My last post focused solely on individuals and the tax law changes impacting their tax return. This post deals with small business owners operating under one of the following business structures:
- Sole proprietor (Schedule C)
- LLCs–can be taxed as sole proprietor, partnership, or S-Corporation
- Potentially rental real estate “businesses” (Schedule E). I say potentially because this is somewhat of a gray area with more guidance needed.
After much back and forth of tax plans, the law that came down for taxation of these pass-through entities (business income taxed at individual rates and not corporate tax rates) was to give a straight-up 20% deduction of qualified business income. Sounds good, right? Here comes some nitty-gritty fine details with more regulations sure to come in the future.
- Below the line deduction—The QBI deduction will be below the line, or after adjusted gross income on page 2 of the 1040 but will not be part of itemized deductions.
- Qualified Business Income (QBI)–Basically the net income from your business. If you are an S-corp it is net income without regard of reasonable wages paid to you. If a partnership this is net income before guaranteed payments. QBI does not include investment income such as short/long term capital gains, dividends, or interest. QBI is figured on a per business and not per taxpayer basis.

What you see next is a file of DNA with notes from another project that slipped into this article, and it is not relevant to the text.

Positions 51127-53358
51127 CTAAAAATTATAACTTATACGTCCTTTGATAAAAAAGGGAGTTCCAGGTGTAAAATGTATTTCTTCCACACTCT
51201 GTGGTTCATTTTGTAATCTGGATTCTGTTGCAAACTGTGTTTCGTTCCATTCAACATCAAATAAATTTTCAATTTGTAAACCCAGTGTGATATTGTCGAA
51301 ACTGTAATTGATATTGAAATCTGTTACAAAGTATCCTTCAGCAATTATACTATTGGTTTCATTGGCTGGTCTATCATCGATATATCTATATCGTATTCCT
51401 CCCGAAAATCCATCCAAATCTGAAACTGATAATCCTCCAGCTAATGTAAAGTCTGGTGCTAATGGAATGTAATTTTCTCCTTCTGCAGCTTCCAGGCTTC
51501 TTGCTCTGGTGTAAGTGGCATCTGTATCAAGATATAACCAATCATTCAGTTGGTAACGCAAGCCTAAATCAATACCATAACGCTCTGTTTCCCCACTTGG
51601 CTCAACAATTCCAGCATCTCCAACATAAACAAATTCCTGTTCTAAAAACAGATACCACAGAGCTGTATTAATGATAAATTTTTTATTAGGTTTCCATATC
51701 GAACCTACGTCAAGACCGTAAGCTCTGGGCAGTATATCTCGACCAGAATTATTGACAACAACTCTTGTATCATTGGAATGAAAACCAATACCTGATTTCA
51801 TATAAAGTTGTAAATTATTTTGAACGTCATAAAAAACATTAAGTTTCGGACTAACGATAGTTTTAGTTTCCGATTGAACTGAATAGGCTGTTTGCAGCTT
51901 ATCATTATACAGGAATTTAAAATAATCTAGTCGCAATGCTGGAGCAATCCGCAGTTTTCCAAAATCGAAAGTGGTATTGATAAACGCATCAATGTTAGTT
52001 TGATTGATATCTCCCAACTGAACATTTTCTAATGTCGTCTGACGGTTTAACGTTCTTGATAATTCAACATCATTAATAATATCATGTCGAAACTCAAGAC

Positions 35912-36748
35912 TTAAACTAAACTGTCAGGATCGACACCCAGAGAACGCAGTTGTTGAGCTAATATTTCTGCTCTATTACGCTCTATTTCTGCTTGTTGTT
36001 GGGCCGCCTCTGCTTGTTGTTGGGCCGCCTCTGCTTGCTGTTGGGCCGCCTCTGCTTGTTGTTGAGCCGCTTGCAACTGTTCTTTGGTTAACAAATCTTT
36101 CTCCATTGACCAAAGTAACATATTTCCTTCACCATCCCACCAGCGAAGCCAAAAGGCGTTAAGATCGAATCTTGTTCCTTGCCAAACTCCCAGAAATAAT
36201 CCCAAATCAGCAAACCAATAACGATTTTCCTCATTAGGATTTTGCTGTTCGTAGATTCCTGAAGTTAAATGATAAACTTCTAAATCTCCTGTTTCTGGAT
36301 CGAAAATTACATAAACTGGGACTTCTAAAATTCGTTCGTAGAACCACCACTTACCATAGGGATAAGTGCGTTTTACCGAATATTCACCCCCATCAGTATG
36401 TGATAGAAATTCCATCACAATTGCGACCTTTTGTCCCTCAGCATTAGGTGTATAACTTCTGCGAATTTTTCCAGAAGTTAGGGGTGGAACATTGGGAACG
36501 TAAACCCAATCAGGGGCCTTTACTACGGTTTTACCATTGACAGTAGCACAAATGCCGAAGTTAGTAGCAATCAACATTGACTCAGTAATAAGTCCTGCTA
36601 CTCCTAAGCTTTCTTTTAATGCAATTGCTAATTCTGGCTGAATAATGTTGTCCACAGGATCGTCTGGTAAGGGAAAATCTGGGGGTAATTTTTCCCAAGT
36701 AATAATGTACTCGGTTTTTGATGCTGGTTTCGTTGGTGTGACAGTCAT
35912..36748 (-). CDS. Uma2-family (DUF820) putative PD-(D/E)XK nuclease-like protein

- Overall Limitation–The deduction is limited to the lesser of 1) 20% of the combined QBI of the taxpayer or 2) 20% of taxable income minus net capital gain. This provision is included since capital gains are taxed at a favorable rate and the QBI deduction is intended to get your tax rate similar to the favorable new corporate rate.
- W-2 Limitations–If your taxable income is under $315,000 MFJ or $157,500 (all other filers) there is no limit to your 20% QBI deduction. If taxable income is above this threshold, then the deduction is the lesser of: 1) 20% of QBI or 2) the greater of 2A) 50% of allocable W-2 wages or 2B) 25% of allocable W-2 wages plus 2.5% unadjusted basis of property. For more complexity, this limitation is phased in for the first $100,000/$50,000 above the threshold.
- Specified Service Businesses–If your business is a service business (ie law, accounting, finance, etc but NOT engineers or architects) then you are subject to the W-2 limitations above for your QBI deduction if your taxable income is above $315,000/$157,500 and then the deduction completely phases out above taxable income of $415,000/$207,500.
- QBI Loss–If you generate a loss in your business and have net income the next year, the prior year loss combines with the current year QBI for computing the QBI deduction.
The take away from this QBI deduction is if your taxable income is under the $315,000/$157,500 threshold the 20% calculation is easy if you don’t have a ton of capital gains. If above the income threshold, please consult a tax professional for calculations.